Patchwork queens’ Christmas kindness

Ladies of the workshops at OliVen patchwork shop show off their twiddle quilts to be given to dementia patients for Christmas. ANL-161130-132729001
Ladies of the workshops at OliVen patchwork shop show off their twiddle quilts to be given to dementia patients for Christmas. ANL-161130-132729001
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A patchwork shop’s monthly meet-up group is donating 80 twiddle quilts, made by using unwanted scraps, to dementia patients for Christmas.

Vendulka Battais from Great Finborough runs OliVen based at Bridge Farm Barns in Monks Eleigh.

Ladies busy at OliVen patchwork shop making the quilts. ANL-161130-132742001

Ladies busy at OliVen patchwork shop making the quilts. ANL-161130-132742001

In March she arranged a new group to meet up, chat and get creative.

The 35-year-old said: “When making quilts you are usually left with lots of leftovers and so we were wondering how we could use them for a good cause.

“We came across an article on the internet speaking about twiddle quilts made for dementia patients.”

These are lap sized quilts which are embellished with zips, buttons, pom-poms, lace, velvet and felt to keep the hands of patients with dementia busy. We fell in love with the idea and at he beginning of the year we set up a group in our shop which meets once a month.”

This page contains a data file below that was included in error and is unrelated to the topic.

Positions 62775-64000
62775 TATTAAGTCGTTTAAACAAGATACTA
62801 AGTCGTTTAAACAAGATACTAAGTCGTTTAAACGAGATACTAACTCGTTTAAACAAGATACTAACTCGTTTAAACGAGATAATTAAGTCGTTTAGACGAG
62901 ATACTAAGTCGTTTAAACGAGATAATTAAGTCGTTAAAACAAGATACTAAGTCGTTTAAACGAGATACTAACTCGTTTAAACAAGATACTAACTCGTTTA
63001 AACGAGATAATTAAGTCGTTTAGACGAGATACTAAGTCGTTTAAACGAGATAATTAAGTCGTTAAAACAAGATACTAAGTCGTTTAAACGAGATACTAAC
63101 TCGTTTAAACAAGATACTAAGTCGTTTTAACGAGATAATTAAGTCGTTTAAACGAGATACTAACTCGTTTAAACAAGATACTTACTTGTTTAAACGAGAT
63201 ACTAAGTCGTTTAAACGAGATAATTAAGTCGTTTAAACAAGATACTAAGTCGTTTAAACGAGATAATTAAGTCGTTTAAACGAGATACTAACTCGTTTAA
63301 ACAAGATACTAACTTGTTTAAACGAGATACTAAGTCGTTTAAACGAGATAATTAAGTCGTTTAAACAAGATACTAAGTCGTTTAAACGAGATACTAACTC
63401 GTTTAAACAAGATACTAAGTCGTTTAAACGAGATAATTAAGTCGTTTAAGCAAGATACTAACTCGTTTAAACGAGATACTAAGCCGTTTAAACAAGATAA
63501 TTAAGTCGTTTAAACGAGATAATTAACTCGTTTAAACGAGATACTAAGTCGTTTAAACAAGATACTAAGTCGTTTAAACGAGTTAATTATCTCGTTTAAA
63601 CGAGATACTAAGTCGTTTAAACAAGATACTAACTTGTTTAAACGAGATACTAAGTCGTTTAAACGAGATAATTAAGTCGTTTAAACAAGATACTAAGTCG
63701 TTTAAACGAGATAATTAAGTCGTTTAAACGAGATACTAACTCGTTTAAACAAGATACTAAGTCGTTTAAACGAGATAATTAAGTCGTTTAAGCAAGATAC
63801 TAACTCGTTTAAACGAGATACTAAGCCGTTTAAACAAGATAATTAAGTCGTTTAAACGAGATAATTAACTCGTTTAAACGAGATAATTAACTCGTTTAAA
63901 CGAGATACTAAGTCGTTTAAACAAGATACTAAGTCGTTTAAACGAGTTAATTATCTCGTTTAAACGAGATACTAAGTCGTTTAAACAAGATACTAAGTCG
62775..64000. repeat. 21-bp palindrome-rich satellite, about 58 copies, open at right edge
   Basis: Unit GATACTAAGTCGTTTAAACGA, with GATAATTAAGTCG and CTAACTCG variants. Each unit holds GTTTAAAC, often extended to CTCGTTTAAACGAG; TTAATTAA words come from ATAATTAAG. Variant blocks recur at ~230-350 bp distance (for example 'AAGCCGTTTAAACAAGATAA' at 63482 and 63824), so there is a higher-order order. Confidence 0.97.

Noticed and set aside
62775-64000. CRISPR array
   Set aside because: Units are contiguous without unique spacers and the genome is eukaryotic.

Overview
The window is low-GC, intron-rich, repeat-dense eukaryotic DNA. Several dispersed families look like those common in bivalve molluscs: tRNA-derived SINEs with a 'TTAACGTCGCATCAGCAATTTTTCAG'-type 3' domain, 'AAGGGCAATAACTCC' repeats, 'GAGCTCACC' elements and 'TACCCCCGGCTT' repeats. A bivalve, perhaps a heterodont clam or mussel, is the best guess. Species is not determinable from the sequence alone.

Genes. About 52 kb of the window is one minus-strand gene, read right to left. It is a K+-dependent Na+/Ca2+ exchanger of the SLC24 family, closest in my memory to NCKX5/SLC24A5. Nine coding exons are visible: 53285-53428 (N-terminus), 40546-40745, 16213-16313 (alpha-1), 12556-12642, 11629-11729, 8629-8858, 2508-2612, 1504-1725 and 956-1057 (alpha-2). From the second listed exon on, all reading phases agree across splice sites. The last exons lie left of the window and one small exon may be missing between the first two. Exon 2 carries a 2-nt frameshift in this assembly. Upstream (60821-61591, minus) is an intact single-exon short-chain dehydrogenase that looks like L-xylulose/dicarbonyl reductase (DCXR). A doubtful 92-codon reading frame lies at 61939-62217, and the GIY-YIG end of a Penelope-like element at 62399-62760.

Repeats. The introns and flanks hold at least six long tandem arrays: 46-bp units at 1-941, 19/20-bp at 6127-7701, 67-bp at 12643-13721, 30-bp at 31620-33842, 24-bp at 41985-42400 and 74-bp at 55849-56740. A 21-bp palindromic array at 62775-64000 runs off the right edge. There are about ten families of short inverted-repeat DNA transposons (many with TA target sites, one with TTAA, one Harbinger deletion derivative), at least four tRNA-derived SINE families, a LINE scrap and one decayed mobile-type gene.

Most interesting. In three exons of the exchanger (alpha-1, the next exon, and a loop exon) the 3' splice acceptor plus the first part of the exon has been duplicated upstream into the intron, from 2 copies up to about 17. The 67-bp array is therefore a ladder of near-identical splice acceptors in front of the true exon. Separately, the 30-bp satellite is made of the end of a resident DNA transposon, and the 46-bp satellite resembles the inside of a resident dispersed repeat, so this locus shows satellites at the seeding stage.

The idea has taken off with the members thoroughly enjoying their new hobby and the many benefits it brings, honing their skills, using up old leftovers and producing something worthwhile for those in need.

So successful was the idea that what was originally a one-year thing is to be continued by the group to help even more local care homes and hospitals, while new charity initiatives are being started.

Individuals and members of other groups have even visited the OliVen sessions to learn about the quilts and to start making their own.

“It’s a lovely project as it uses left overs and scraps which is great as we all have them. Plus we also use them for a good cause.”

It is also a good starter project for beginners as there is less importance on precision, which even experienced crafters like Miss Battais describe as ‘very liberating’.

The next idea for the group is to produce heart shape cushions to give to cancer patients. They will also make sanitary pads and dresses for girls in Africa.

In total more than 20 people have attended the free meetings, with a core around eight members.

“Our shop provides the comfortable space of our workroom, fabrics and some technical help to the less experienced sewers and our volunteer ladies provided all the twiddling bits, great ideas, enthusiasm and the hard work,” said Mrs Battais.

“That’s if you can call doing your hobby, having good chat and laugh hard work.

“Originally we though about it as a year long project but we created a lovely group of ladies and they all wanted to continue.”